File Synchronisation Across Multiple Computers via CLI

8 minute read

These days, a lot of us have to deal with multiple computers a day. For example, I have a MacBook Pro where I do personal stuff and time to time some work related stuff too, and then I have a dedicated work desktop at my workplace.

A lot of times I find myself manually copying the changes I made on one computer to another by running scp commands. Even then, I have to be meticulous about not overwriting the new changes made on the destination system.

Hence, there is a necessity of automated synchronisation of files across multiple systems which detects the new changes made on one system and seamlessly propagate them to all the other systems.

Arguably, one could simply use a dropbox folder but that’s not an elegant solution, plus who wants to share their top secret data with Dropbox anyway.

Unison is the tool we need that runs both on Unix and Windows, doesn’t require sudo access on either of the machines and works between any pair of machines connected to the internet.

Installing Unison

To install the program simply run sudo apt-get -y install unison on linux or brew install unison on Mac OS.

Note: Unison version on both the systems - among which files are synchronised - need to be the same. To downgrade Unison to 2.48.4 on Mac OS follow this guide.

Running Unison

First, let’s create two directories, “test1” and “test2” by running mkdir test1 test2. Next, we can synchronise these two directories simply by running unison test1 test2. Now, the next time we run the above command again, the changes made in either of the directories will be propagated to the other directory.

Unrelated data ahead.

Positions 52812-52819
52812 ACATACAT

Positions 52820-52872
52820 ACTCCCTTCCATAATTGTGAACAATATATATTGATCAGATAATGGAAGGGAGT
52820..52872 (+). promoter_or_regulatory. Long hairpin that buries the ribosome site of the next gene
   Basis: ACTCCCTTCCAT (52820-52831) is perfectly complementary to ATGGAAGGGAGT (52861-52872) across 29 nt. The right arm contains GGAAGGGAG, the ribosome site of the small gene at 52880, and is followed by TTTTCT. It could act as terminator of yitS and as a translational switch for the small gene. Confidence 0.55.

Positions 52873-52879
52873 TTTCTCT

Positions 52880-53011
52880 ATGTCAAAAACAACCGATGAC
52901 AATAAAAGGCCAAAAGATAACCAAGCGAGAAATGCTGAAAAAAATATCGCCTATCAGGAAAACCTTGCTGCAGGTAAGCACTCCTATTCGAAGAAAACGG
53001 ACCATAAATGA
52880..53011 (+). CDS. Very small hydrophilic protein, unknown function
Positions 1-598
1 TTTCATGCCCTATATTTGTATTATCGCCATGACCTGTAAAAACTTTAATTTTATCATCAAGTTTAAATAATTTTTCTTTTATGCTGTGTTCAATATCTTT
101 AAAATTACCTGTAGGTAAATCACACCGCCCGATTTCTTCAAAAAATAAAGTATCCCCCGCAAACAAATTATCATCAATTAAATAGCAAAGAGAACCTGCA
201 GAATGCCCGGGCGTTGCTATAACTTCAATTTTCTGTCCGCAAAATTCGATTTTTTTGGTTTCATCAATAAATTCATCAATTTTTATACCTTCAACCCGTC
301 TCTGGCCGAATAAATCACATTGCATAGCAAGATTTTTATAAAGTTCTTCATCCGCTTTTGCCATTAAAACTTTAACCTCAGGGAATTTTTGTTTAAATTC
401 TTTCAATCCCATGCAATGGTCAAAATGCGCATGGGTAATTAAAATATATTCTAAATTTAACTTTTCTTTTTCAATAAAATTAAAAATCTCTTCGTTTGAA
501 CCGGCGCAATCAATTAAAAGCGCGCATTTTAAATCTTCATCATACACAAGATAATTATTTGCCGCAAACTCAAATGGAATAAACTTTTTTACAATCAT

Similarly, files could be synchronised between a local machine and a remote server over SSH by running the following command.
unison test1 ssh://user@remotehost//home/ubuntu/test2

We can also set a lot of options to configure synchronisation according to our needs, for example -auto true option automatically accepts default actions. A configuration file with .prf extension under ~/.unison/ directory will allow you to specify all these options in a file instead.

Note: you might have to create the directory ~/.unison in Mac OS if it doesn’t get created automatically.

This is what my configuration file ~/.unison/my_conf.prf looks like.

# Roots of the synchronization
root = /Users/Arpit/
root = ssh://blog//home/kiralobo/

# Paths to synchronize
path = Desktop
path = Documents/shared

# Some regexps specifying names and paths to ignore
#ignore = Path stats    ## ignores /var/www/stats
#ignore = Path stats/*  ## ignores /var/www/stats/*
ignore = Name *DS_Store   ## ignores all files/directories that end with "DS_Store"

#          When set to true, this flag causes the user interface to skip
#          asking for confirmations on non-conflicting changes. (More
#          precisely, when the user interface is done setting the
#          propagation direction for one entry and is about to move to the
#          next, it will skip over all non-conflicting entries and go
#          directly to the next conflict.)

#          When this is set to true, the user interface will ask no
#          questions at all. Non-conflicting changes will be propagated;
#          conflicts will be skipped.

#          !When this is set to true, Unison will request an extra
#          confirmation if it appears that the entire replica has been
#          deleted, before propagating the change. If the batch flag is
#          also set, synchronization will be aborted. When the path
#          preference is used, the same confirmation will be requested for
#          top-level paths. (At the moment, this flag only affects the
#          text user interface.) See also the mountpoint preference.